by Michael Cutler
A nightmare on the horizon.
The border that is supposed to separate the United States from Mexico must be made secure.
There is no shortage of compelling reasons why this must happen, and the sooner the better, but today, given the lunacy of Sanctuary Cities and Sanctuary States and the globalist goals of politicians from both political parties, particularly the Democratic Party leadership, rational and reasonable thought processes have been supplanted by greed, corruption and cowardice- fear of upsetting party leaders or fear of alienating deep-pocketed campaign contributors.
Indeed, it is irrational for any leader in the United States to refuse to take whatever measures must be taken to protect America and Americans from the rampant violence, corruption and potential for terrorists to traverse that highly porous border into the United States.
Yet this is precisely the situation that exists today in the United States.
Therefore, today we will consider some of the more compelling facts that demand that, for once and for all, the U.S./Mexican border be secured.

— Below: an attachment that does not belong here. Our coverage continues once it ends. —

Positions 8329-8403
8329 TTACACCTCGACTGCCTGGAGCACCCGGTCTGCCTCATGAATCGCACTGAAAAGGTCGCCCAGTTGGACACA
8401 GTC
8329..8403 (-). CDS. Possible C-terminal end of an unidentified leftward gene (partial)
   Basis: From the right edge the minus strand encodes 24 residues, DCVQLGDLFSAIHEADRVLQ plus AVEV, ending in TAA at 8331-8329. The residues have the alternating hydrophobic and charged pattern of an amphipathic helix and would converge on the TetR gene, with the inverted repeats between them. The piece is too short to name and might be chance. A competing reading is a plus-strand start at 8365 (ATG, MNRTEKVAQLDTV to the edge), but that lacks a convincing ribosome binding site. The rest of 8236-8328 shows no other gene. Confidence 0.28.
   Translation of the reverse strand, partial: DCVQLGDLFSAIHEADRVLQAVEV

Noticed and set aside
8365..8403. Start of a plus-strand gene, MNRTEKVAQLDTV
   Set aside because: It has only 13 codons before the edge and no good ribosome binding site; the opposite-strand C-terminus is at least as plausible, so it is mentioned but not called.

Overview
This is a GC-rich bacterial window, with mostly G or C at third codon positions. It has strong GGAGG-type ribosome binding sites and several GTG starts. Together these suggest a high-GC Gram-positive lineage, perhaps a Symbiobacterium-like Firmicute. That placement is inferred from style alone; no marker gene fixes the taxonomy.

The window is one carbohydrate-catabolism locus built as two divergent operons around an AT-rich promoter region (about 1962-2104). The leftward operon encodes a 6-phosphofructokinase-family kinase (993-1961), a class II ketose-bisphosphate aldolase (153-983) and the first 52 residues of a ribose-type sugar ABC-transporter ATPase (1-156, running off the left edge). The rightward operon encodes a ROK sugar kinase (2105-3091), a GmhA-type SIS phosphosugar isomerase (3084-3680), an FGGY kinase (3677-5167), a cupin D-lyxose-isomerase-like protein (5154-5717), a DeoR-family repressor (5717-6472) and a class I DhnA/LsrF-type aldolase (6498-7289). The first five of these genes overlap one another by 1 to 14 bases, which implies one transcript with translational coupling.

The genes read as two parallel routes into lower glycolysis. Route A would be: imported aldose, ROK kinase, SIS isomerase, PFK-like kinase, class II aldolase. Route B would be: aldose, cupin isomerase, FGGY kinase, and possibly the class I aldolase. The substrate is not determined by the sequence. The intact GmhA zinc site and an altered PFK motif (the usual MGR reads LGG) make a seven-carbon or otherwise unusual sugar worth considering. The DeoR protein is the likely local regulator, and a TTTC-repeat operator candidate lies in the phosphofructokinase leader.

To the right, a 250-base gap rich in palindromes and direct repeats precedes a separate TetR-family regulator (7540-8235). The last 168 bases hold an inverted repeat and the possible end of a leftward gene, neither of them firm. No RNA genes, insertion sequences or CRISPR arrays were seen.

First of all, given the unstable and volatile situation in the Middle East, particularly Syria and U.S.-led military strikes in Syria, undoubtedly Iran and radical Islamists would like to be able to carry out terror attacks within the borders of the United States.
Iran and radical Islamists have a significant presence in Latin America, therefore, all that separates them from us is the U.S./Mexican border.
On April 21, 2017 I wrote an article, Border Security Is National Security in which I referenced an April 12, 2017 Washington Times report, Sharafat Ali Khan smuggled terrorist-linked immigrants.
Khan is a citizen of Pakistan who had established himself as a permanent resident in Brazil and then smuggled numerous illegal aliens from the Middle East into the United States through Mexico. ICE (Immigration and Customs Enforcement) issued a press release about this case,